SAN FRANCISCO, January 25, (THEWILL) – The Nigeria Customs Service, NCS, says it has not dismissed any Officer in 2017.
Reacting to a media report that the service had dismissed 59 officers in 2017, its Acting Public Relations Officer, Joseph Attah, clarified in a statement in Abuja on Tuesday that dismissal in the service was in 2016.
He noted that the report quoted a circular dated January 19, 2017, purportedly signed by the Acting Comptroller, Discipline.
Attah explained that sometimes in 2016, some officers were served with various disciplinary actions ranging from warning and retirement to dismissal, for different offences.
According to him, the Public Relations unit of the service had earlier issued a statement on the development which was widely reported by the print, electronic and online media.
“Obviously, the originator of this story came across an Internal Communication and without verification, went to press with a story that is capable of causing panic and fear, with negative consequences on the morale of the workforce.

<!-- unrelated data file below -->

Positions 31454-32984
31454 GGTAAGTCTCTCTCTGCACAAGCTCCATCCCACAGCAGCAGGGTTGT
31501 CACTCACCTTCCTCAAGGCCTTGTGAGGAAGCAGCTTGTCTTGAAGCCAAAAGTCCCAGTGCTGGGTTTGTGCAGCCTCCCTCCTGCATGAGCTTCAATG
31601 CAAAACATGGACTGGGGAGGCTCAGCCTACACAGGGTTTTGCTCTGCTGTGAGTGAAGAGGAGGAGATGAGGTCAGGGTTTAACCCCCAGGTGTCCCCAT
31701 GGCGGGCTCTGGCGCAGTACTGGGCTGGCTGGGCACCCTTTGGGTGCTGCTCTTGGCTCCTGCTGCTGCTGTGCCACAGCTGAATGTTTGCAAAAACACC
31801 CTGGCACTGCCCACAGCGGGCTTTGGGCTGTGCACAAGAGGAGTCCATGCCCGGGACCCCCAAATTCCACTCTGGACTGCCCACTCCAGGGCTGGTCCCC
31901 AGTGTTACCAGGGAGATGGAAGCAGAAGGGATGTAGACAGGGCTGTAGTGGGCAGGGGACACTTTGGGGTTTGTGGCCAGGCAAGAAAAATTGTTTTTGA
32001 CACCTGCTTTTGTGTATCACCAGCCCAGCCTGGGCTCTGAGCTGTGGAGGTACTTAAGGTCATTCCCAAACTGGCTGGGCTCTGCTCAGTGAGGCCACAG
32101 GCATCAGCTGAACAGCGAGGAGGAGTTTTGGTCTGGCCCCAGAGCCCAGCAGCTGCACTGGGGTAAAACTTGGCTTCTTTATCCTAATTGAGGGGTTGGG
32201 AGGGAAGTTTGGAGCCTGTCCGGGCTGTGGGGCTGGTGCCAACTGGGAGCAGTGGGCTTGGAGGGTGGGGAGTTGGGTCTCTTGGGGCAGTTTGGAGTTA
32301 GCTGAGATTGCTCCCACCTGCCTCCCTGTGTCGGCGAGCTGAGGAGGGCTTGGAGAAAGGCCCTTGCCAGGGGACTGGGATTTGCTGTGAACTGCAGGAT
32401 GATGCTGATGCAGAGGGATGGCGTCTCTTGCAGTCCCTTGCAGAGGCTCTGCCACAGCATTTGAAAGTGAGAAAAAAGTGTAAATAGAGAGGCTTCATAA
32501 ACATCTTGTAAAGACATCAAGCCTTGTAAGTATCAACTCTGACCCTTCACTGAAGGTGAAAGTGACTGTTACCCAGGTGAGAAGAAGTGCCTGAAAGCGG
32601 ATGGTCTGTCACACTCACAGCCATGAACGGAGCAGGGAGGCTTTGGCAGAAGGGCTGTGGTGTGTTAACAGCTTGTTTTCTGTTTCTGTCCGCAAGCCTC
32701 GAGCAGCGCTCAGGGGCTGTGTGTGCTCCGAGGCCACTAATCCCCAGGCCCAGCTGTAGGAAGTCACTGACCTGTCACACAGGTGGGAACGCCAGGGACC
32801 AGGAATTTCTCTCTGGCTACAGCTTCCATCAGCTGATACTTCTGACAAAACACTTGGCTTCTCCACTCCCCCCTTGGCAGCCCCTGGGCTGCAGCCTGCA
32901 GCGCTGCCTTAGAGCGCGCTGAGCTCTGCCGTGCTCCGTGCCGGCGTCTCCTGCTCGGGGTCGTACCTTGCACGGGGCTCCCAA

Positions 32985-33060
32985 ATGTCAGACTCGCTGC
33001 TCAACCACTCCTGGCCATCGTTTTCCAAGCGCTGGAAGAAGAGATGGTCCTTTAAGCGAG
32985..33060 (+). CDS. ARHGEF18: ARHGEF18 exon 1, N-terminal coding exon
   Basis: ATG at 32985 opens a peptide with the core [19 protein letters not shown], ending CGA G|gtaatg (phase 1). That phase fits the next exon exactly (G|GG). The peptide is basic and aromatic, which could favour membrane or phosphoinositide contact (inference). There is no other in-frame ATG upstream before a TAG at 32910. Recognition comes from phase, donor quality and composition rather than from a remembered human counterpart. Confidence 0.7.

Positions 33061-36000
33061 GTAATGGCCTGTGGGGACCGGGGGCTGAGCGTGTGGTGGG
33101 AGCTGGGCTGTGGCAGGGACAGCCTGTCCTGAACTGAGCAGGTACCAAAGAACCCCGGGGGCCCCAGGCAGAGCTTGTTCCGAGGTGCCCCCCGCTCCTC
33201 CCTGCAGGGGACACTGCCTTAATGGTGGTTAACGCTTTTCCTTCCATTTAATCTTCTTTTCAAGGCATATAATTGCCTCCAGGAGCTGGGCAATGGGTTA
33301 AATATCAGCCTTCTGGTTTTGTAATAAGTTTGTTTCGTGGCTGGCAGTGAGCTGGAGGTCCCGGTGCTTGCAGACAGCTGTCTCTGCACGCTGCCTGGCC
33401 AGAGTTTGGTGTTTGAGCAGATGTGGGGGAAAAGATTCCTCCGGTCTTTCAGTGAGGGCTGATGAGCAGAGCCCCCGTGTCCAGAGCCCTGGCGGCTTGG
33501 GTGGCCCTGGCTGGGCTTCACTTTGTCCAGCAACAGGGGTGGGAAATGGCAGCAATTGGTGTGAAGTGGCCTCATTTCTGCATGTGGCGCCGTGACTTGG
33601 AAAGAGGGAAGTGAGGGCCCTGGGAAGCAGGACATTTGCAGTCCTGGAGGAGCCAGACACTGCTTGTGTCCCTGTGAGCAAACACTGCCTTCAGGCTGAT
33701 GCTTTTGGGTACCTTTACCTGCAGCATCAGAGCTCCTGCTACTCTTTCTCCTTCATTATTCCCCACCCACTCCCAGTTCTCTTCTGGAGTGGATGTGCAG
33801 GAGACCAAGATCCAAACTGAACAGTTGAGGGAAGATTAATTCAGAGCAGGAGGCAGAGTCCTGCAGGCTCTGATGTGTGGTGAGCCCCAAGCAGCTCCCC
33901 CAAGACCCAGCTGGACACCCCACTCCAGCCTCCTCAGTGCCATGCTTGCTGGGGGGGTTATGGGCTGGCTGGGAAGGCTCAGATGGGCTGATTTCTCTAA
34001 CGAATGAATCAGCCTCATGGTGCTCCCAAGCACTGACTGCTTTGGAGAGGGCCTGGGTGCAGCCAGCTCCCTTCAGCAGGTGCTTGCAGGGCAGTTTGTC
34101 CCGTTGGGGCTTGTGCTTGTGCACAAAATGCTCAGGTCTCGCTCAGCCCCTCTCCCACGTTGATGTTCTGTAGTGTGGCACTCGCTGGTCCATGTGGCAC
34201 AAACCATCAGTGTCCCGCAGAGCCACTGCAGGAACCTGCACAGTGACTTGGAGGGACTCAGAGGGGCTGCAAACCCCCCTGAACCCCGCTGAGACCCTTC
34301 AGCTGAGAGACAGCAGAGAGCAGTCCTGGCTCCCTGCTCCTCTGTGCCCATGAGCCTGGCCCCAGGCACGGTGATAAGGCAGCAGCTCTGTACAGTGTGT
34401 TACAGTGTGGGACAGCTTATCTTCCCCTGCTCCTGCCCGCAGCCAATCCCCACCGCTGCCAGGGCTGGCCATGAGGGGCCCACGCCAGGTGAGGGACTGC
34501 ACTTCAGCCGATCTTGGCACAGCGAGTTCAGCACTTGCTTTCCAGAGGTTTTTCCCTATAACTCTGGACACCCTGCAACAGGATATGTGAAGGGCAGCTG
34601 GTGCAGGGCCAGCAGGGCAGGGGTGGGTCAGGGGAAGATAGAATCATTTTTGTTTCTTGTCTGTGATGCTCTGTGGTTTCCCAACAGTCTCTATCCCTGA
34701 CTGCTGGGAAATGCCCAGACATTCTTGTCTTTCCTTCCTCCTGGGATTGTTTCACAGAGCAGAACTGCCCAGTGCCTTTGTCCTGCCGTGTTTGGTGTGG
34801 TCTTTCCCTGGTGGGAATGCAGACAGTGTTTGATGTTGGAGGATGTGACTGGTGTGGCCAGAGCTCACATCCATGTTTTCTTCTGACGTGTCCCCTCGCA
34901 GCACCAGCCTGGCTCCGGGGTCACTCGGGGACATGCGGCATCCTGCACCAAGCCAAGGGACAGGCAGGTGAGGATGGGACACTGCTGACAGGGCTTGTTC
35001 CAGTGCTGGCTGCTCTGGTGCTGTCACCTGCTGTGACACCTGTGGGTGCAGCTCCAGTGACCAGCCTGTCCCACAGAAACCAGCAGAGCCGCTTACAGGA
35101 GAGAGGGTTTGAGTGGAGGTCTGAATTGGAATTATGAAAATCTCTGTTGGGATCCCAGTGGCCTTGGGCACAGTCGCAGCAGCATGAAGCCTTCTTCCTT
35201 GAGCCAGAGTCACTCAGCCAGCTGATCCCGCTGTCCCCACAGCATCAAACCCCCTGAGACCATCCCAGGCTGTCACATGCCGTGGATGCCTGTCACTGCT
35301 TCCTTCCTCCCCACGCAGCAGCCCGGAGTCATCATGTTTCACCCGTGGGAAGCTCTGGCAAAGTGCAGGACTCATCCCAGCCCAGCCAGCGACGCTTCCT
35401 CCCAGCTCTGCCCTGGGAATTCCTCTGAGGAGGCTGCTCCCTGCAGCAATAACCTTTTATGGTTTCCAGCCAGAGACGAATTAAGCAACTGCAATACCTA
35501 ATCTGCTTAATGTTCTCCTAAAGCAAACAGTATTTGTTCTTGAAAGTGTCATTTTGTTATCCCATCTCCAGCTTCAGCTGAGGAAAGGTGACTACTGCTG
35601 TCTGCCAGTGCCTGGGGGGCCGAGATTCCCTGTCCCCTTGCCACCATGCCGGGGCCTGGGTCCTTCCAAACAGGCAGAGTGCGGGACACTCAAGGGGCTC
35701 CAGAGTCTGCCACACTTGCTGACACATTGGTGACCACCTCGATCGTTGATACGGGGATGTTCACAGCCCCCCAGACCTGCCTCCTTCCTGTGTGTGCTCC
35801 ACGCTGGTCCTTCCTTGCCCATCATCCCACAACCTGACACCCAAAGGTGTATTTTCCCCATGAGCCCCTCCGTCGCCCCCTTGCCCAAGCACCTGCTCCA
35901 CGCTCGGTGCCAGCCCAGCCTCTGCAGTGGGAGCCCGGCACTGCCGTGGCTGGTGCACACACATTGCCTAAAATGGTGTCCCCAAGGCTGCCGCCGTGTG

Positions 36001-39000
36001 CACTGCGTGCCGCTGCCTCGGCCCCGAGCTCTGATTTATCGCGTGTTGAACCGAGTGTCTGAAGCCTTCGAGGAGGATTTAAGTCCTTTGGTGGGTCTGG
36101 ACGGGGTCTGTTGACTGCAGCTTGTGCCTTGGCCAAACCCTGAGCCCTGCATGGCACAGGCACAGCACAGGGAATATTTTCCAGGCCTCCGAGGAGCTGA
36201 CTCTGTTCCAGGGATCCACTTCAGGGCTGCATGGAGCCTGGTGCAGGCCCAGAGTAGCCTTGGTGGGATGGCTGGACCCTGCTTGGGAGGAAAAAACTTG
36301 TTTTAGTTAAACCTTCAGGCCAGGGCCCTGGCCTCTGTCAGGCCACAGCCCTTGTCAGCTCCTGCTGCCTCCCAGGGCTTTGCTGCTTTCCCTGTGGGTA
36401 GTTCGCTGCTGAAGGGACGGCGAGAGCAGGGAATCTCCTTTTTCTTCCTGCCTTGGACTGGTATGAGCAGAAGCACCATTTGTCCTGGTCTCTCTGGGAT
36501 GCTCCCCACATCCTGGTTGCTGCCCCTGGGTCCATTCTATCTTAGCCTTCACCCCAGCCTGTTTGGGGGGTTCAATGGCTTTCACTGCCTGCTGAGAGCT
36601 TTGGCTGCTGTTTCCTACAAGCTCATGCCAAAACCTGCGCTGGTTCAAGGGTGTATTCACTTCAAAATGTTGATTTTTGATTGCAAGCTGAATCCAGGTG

“It is therefore unfortunate for a reporter to stumble on an internal communication of an organisation and publish it without seeking clarification.
“For the avoidance of doubt, the service has not dismissed any officer since the one duly reported in 2016. The story is false and represents a repetition of same story, delivered as new.
“All service personnel and the general public are advised to discountenance the misleading report,” Attah said.
He said that it was a routine in the service of keeping officers and men informed on issues, adding that the Acting Comptroller, Discipline, had only compiled the names of all officers affected in 2016 by the disciplinary action for circulation to all customs formations across the country.
Attah said that the notification was for serving officers and men in keeping with the service’s pre-emptive measures to deter any affected officer who may choose to hang around to engage in illegalities.
He said that the NCS would not hesitate to discipline erring officers, adding that such action was usually painstakingly driven through all well-established disciplinary procedures.